De Cesaris moved to Ligier in 1984, despite the car's promising Renault turbo engine, he scored only three points during the season. At the end of 1984, de Cesaris and Ligier teammate François Hesnault travelled to Australia to drive in the 1984 Australian Grand Prix, the last domestic Australian Grand Prix before the race became part of the Formula One World Championship in 1985. Driving a Ford BDA powered Ralt RT4, de Cesaris qualified in 5th place. After entering the pits at the end of the warm up lap, he exited the pits moments before the green flag and was a lap behind when the race started, he proceeded to put in what many consider as the drive of the day to finish 3rd behind Roberto Moreno and Keke Rosberg. In 1985 a number of strong performances, including a fourth place at Monaco, showed early promise but the season turned into a dismal one after de Cesaris destroyed his Ligier JS25 in a quadruple-rollover at the Austrian Grand Prix, was fired by team boss Guy Ligier as a result. Guy Ligier stated that "I can no longer afford to employ this man", despite Marlboro paying the bulk of de Cesaris' salary.
He was kept in the team until the next race at Zandvoort, after which he was replaced by Philippe Streiff. Related article: MinardiIn 1986 de Cesaris moved to Minardi, he was outpaced by his teammate, fellow Italian and F1 rookie Alessandro Nannini during the season. For the first time in his career, de Cesaris went the entire season without scoring a point. Related article: BrabhamIn 1987, de Cesaris switched to Brabham-BMW. With the Bernie Ecclestone-owned team he was able to achieve better results though he failed to match his teammate Riccardo Patrese. At the 1987 Belgian Grand Prix at Spa, Belgium, de Cesaris placed third behind Alain Prost and Stefan Johansson, his first points in nearly two years and his first podium finish since the final round of the 1983 season in South Africa, he would not finish another race that season. Related article: RialFor 1988, Brabham pulled out of Formula One and de Cesaris switched to the new Rial team, run by German Günter Schmid, the former boss of the ATS outfit.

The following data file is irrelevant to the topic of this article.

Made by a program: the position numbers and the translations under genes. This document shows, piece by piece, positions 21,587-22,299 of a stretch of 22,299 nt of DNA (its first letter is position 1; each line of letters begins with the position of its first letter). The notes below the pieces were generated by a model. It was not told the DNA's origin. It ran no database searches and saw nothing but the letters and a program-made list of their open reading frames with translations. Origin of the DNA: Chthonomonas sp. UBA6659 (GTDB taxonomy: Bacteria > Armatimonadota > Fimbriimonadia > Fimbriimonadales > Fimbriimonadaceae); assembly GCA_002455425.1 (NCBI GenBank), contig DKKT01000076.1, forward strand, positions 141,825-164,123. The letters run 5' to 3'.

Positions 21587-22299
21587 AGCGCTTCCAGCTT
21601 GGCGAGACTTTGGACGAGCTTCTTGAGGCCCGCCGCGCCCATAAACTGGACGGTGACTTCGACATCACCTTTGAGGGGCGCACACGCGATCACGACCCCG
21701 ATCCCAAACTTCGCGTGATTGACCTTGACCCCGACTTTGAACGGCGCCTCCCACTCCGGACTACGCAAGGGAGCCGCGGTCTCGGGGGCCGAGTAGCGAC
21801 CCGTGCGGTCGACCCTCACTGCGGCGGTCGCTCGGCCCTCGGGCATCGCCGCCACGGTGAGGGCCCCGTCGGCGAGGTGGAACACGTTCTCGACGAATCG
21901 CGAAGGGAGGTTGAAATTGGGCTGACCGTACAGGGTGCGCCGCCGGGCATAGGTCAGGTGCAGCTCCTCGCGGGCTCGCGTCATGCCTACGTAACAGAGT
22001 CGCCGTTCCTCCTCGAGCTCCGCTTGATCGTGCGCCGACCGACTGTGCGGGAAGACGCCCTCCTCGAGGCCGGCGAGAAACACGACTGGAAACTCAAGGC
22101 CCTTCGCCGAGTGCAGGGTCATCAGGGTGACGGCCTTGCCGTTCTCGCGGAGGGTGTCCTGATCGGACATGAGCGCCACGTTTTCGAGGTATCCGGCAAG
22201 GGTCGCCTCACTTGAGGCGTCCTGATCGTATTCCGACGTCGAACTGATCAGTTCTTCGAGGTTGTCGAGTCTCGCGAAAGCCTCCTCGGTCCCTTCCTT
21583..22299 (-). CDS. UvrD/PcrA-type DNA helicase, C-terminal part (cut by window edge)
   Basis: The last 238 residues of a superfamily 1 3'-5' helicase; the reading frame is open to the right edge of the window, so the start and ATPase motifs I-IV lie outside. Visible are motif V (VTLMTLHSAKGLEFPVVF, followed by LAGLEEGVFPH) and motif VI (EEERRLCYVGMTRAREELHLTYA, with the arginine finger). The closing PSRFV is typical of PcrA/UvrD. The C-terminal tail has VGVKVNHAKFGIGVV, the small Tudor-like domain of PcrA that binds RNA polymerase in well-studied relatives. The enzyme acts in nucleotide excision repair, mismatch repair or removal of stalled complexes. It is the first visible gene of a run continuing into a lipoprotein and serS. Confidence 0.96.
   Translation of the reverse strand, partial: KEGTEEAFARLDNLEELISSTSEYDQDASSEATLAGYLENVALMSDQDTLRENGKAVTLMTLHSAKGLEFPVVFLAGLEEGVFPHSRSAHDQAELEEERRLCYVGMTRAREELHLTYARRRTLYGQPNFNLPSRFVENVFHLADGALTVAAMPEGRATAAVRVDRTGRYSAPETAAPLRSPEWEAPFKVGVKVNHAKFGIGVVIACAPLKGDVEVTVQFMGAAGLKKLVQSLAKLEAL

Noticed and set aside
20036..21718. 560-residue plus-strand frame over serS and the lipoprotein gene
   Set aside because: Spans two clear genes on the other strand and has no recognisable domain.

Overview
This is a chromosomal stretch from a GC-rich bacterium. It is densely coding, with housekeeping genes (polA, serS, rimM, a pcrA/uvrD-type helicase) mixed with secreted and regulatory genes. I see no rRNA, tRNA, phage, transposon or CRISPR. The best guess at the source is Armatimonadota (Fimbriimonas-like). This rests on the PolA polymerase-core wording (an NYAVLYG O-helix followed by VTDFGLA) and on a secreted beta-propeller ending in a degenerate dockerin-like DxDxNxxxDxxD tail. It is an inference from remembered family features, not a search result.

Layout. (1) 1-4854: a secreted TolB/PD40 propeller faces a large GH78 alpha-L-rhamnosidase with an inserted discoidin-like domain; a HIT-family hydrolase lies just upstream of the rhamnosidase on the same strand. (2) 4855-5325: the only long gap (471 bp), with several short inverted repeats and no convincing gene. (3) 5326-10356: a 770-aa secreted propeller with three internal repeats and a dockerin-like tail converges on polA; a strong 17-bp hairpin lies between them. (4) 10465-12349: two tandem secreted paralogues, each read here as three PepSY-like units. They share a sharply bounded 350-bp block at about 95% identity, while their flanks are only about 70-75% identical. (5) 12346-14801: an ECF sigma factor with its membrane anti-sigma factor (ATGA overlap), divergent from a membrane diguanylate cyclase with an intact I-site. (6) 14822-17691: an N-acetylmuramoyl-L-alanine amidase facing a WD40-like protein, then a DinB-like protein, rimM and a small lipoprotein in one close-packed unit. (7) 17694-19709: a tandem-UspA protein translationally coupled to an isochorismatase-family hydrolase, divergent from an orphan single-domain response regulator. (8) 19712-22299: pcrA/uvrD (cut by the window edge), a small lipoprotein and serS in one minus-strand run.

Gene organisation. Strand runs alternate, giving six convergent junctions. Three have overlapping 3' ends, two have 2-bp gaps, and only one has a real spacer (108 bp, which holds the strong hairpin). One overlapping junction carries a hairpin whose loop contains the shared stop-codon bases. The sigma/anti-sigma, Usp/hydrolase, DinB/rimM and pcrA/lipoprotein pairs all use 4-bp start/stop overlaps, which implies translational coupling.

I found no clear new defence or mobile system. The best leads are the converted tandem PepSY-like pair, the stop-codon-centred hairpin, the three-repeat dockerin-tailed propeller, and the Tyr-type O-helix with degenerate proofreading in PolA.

With a Cosworth engine in the car, de Cesaris managed to qualify for all sixteen races of the season and take fourth place in the Detroit Grand Prix. He twice ran out of fuel in the last laps while running in the points, in Canada and Australia. Related articles: Dallara, BMS Scuderia Italia For 1989, de Cesaris moved to the Marlboro-sponsored Scuderia Italia squad. Early results were again promising. By now one of the more experienced dr